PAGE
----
North Star Theater

1250 Fifth Avenue,
New York, NY 10029

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Exterior (circa 1928)

Viewing: Photo | Street View

The North Star Theater is listed in the 1914-1915 American Motion Picture Directory. It is also listed in the 1926 Film Daily Yearbook as having 1,000 seats. The North Star Theater is gone from listings by 1931.

Contributed by Ken Roe/Al Alvarez/Peter Koch

Recent comments (view all 4 comments)

AlAlvarez
AlAlvarez on May 3, 2007 at 10:19 am

No sooner does Lost Memory find this theatre and a crime gets committed.

New York Times January 2, 1925

ARREST POLICEMAN ON WOMAN’S CHARGE

Badly beaten victim says she was attacked in a theatre vestibule late at night

“Policeman William Oehlerking of the East 104th Street Station was arrested yesterday morning …charged with beating a women while he was on post. The alleged assault occurred about 2:30 o’clock in the morning in the outer vestibule of the North Star motion picture theatre at 106th street and fifth Avenue… Mrs O’Brien …could not identify the man she charged with having beaten her. Oehlerking was arrested after Captain Loonam found a belt bearing his shield number in the vestibule of the theatre.”

AlAlvarez
AlAlvarez on May 4, 2007 at 8:37 am

I read it as a hooker who refused to give the local cop services for free or maybe he just didn’t like the Irish, but I may just be too cynical for the roaring twenties.

Warren G. Harris
Warren G. Harris on May 19, 2007 at 7:09 am

According to a caption on the back of the photo in the NYPL Digital Gallery, it was taken by P.L. Sperr on May 15, 1928. If you examine the photo closely, it appears that the North Star has been permanently closed, with some of the entrances and windows bricked up. A news report in the April 21, 1926 issue of The New York Times said that the blockfront containing the North Star had recently been sold for $650,000, for replacement by an apartment house. The seller, the Real Estate Company of Philadelphia, had owned it for twenty years, which suggests that the North Star was built in 1906, if not earlier, given that the seller might not have been the original owner. The theatre may date back to the 19th century, since it had a large scenery loft and was obviously intended as a playhouse.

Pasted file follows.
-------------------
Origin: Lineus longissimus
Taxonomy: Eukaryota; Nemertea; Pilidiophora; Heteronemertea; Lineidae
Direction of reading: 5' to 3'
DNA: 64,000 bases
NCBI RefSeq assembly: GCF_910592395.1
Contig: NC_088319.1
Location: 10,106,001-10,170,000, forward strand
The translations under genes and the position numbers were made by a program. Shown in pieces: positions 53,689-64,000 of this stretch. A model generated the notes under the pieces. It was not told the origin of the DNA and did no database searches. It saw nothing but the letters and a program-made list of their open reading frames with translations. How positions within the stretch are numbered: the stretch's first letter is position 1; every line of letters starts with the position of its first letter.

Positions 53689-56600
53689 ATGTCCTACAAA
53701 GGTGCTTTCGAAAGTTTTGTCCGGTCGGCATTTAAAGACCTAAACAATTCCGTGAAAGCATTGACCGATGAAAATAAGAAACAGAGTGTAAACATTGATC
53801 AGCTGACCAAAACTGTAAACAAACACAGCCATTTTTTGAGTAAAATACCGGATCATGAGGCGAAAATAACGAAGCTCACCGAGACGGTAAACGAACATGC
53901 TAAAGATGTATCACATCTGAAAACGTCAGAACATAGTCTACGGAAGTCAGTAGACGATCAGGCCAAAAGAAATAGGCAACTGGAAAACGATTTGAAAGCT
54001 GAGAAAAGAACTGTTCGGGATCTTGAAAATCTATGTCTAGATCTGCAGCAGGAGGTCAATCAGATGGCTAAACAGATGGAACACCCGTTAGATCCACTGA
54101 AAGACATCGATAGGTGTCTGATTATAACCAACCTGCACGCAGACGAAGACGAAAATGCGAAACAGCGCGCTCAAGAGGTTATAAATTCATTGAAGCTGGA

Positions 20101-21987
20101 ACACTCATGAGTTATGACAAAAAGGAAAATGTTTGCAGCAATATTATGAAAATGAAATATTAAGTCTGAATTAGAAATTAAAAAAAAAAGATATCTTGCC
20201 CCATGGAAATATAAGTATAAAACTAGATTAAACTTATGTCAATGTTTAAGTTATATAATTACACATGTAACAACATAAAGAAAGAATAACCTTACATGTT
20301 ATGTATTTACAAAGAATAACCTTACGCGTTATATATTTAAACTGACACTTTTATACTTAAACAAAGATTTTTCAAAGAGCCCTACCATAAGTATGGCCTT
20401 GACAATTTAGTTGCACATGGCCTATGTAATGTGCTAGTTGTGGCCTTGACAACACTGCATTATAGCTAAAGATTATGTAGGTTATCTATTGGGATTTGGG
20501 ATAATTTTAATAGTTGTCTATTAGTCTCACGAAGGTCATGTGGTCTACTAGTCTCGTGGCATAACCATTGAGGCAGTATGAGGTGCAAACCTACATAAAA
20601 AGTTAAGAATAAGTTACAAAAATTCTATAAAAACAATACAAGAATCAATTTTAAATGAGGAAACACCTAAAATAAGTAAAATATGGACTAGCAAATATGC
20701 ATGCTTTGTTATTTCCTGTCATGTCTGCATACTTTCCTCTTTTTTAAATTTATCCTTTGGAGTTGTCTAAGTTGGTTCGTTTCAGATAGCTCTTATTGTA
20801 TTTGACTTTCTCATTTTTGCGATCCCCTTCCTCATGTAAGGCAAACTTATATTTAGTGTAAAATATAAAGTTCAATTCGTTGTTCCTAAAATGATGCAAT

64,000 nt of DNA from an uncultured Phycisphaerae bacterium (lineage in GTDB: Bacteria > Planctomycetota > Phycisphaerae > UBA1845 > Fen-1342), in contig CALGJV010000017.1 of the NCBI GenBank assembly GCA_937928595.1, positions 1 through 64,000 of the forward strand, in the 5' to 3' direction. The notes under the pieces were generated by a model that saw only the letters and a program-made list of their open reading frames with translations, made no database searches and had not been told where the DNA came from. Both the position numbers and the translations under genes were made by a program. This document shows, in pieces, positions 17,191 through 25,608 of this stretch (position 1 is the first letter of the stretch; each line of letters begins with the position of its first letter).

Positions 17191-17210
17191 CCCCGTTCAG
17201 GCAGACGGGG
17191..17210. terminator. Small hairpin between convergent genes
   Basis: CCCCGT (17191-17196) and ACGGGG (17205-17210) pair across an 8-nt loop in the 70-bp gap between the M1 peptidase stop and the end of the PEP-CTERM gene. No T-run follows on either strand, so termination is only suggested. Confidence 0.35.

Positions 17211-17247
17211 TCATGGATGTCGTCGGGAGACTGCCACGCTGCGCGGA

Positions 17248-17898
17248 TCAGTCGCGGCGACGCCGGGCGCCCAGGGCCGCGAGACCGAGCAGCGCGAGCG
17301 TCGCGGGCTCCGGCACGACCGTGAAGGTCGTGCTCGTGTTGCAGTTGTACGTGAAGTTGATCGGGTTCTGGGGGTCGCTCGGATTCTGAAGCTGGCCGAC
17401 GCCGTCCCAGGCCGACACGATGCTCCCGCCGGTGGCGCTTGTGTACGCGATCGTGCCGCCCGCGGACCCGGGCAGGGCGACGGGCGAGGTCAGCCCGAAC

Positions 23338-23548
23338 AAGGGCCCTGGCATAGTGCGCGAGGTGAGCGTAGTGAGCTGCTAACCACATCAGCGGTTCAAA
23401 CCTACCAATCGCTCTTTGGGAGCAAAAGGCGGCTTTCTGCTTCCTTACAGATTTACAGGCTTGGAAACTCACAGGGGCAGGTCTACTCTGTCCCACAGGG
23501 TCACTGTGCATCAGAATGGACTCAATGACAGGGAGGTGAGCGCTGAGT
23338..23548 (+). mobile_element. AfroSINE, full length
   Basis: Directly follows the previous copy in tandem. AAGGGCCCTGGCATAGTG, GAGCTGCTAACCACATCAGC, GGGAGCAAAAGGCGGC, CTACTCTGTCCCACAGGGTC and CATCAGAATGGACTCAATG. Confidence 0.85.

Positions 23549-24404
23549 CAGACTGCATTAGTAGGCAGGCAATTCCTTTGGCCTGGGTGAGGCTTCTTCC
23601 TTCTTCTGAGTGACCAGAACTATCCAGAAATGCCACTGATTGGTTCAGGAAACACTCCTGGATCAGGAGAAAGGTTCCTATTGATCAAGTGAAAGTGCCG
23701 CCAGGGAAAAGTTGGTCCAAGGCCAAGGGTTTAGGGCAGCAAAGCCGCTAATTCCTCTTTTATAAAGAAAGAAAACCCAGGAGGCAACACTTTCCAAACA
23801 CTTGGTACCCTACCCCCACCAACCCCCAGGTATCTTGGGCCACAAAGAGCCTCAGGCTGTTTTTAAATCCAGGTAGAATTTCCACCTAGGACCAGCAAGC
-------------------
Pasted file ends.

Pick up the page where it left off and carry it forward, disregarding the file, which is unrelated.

Warren G. Harris
Warren G. Harris on May 21, 2007 at 5:26 am

The North Star is not listed in the 1927 edition of the Directory of Motion Picture Theatres published by the NY Film Board of Trade, which suggests that it might have closed in 1926 when the blockfront was sold for re-development. A later story in The New York Times of December 1, 1929, said that the plot had been sold twice since 1926 and was still awaiting re-development, but did not say whether the North Star had been demolished or not. The second sale was for a medical center to be called the New York Skin and Cancer Hospital, but that project fell through and the ground plot was again being considered for an apartment building.

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